The shocking story of the two-year-old baby, abandoned by her parents and successive custodians, struggling for life at AIIMS, and her alleged tormentor, a 14-year-old who herself is a victim of multiple rape and abuse, could be told many times over in this city. In Delhi, at least two children are found abandoned and 10 go missing every day.
These children are either snatched away from or given up by their parents, most of them poor migrants. Some are trafficked into brothels. Some become fodder for adoption rackets. The rest lands up on roads. Those who get noticed by the state are sent to care homes where neglect, and often brutality, forces many to escape. Some die, most grow up delinquents, and many end up
It is convenient to blame the influx of poor migrants for the number of destitute and abandoned in Delhi. But across the world, all cities attract migrants. Unlike the Chinese practice of Hukou where one requires a work permit to enter a city, our Constitution honours the citizen’s fundamental right to movement anywhere within the country. That’s how it is in much of the democratic world.
It is precisely because of this migration-induced artificial population boom that every city finds it so challenging to meet the demand for continuous infrastructural growth in terms of housing, transport, education or healthcare. In the developed world, the challenge is to maintain the quality of infrastructure and services in the face of constant population influx. In a country like India, where much of the city-bound migration transfers poverty, the bigger challenge is to achieve quantity, to keep developing enough baseline capacity for covering an ever-growing population of the migrant poor.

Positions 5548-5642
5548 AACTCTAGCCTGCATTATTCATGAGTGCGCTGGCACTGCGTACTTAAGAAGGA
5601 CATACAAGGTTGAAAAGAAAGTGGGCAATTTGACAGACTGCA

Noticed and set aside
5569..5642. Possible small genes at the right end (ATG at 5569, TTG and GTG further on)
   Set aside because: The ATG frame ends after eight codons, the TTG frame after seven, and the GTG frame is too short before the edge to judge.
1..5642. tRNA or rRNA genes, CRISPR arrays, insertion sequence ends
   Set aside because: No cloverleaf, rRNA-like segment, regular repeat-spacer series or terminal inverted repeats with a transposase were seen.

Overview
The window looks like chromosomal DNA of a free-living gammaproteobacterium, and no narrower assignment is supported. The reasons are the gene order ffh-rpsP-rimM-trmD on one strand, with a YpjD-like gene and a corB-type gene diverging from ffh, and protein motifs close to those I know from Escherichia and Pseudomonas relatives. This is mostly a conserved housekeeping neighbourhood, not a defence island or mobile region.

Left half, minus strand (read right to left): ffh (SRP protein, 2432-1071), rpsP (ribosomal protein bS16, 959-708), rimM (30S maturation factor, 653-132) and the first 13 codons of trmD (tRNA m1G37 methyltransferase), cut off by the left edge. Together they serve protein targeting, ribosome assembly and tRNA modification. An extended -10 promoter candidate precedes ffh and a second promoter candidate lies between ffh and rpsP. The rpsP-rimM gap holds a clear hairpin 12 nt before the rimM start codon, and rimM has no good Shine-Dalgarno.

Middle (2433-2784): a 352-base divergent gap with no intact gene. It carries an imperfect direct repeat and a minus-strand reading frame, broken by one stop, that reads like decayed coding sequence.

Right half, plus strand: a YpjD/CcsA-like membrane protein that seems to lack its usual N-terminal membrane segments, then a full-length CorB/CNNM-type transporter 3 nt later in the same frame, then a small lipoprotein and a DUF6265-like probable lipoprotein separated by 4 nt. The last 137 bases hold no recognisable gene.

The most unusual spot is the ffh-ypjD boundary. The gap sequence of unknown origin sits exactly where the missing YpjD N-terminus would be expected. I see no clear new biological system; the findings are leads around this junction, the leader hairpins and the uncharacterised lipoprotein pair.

Forget about widening the welfare net, even the piecemeal support infrastructure the capital has is, put mildly, dysfunctional. Almost all care homes run by the government are overcrowded — the five homes for abandoned girls, with a capacity to house 339, pack as many as 436. These facilities face severe shortage of trained manpower and are unable to provide basic education or healthcare. In a shelter for the mentally challenged, 12 residents died within a month in 2009.
Delhi government spends around 8% of the annual planned budget under the social welfare head. But funds cannot change attitude. Most babus working in the social welfare department anyway consider their postings a punishment. Involving the private sector, however, can bring in the required skill at no extra cost. Also, a bhagidari approach involving volunteers among the youth, senior citizen or housekeepers can change the jailhouse atmosphere of these homes.
Delhi’s homes must partner with private schools and hospitals, promote NGOs that can bring in professionals such as psychiatrists and counsellors, and also rope in corporate houses for setting up computer centres, libraries, games facilities etc. For all these to happen, the government must first open the doors of what are now squalid detention centres. To ensure transparency, an independent supervising council can be formed with eminent citizens who will take turns to check, hands on, how the homes are actually run.
Running homes, however, is the very last line of any welfare defence.
If basic welfare schemes, in job, housing or healthcare, reach the urban poor a little upstream and in time, the government will not find itself so bogged down mopping up the flood of abandoned children on the capital’s roads.